We have a new regular Thai restaurant. Don’t get me wrong, Thai Basil is still the best, but they’re far across town and on the expensive side. There’s a new little place that opened up a 10 minute bike ride from the house, the food is very good, the service is excellent, they’ll modify anything on the menu to make it veggie, and the prices are about half of TB. Let me know when you want to go… :-)

  • Perry says:

    @Alan: Rub it in, why don’t ya? :) The food in CA is so far and above any other state I have visited. I am insanely jealous!

  • Steve Doroghazi says:

    I’ve read these entries with great interest and amusement. My wife and I ride a Greenspeed Grand Touring Tandem; actually, we are also Greenspeed ealers. In any event, I happen to be blind which is really a curse when it comes to unnecessary noise. The ironic twist to me having access to a mechanic is that now that I’ve located and pretty much quieted down every noise on our tandem recumbent trike, a couple came into our Fort Lauderdale store about a month ago and purchased the damn thing. Now, I’m having to assemble and break in another tandem recumbent trike.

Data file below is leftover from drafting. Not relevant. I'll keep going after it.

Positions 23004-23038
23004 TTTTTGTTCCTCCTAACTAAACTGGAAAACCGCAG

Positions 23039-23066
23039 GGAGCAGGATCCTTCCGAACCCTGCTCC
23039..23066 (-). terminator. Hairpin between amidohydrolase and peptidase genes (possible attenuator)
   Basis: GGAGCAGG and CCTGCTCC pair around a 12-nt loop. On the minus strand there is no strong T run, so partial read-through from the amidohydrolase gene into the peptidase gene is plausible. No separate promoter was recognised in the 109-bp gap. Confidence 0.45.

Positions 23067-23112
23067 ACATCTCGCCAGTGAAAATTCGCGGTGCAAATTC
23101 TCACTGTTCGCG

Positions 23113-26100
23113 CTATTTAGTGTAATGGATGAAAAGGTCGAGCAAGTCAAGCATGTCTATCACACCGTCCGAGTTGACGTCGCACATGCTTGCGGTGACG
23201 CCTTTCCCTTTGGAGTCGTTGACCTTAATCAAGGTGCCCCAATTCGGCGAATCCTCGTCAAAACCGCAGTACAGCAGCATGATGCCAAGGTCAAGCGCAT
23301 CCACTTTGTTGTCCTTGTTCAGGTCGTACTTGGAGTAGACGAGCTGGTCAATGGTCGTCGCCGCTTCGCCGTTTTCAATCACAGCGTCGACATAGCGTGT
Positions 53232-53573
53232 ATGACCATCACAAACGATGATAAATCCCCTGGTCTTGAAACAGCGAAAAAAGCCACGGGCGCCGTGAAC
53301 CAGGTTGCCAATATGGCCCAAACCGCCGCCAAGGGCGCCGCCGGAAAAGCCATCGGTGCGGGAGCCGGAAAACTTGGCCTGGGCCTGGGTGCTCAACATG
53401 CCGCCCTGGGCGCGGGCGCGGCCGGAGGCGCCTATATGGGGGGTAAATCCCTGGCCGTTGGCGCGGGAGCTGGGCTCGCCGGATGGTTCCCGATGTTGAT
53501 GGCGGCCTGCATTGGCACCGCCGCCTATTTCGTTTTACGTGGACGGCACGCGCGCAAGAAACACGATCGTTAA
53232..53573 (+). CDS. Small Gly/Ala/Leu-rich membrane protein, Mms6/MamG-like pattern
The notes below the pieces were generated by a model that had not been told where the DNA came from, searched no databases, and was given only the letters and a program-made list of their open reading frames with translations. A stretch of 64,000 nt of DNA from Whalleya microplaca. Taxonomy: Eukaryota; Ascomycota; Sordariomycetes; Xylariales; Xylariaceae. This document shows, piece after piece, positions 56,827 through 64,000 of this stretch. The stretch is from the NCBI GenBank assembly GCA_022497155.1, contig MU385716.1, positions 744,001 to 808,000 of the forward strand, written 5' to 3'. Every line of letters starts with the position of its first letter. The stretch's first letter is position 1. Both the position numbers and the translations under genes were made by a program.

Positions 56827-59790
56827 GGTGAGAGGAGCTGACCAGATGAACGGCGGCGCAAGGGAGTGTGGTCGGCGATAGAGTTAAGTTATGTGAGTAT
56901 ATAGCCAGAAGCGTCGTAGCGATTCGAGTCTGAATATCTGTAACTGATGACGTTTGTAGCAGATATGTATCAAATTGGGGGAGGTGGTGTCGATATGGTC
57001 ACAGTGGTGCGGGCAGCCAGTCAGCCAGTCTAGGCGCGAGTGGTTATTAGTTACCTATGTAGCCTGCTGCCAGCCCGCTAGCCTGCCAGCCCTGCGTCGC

One thing I would like to mention, though, is that noises coming from a trike rarely result in having to discontinue riding due to safety concerns. That is, because you basically can’t fall off of a recumbent trike, unless something is going to have a major impact on the drive train, you can just keep moving until you reach your real toolbox.

    If you have any interest in looking over the various lines and models of recumbent trikes we handle, please go to http://www.trikeshoppe.com/Showroom for a quick look. You also can download a free gift certificate for just stopping by.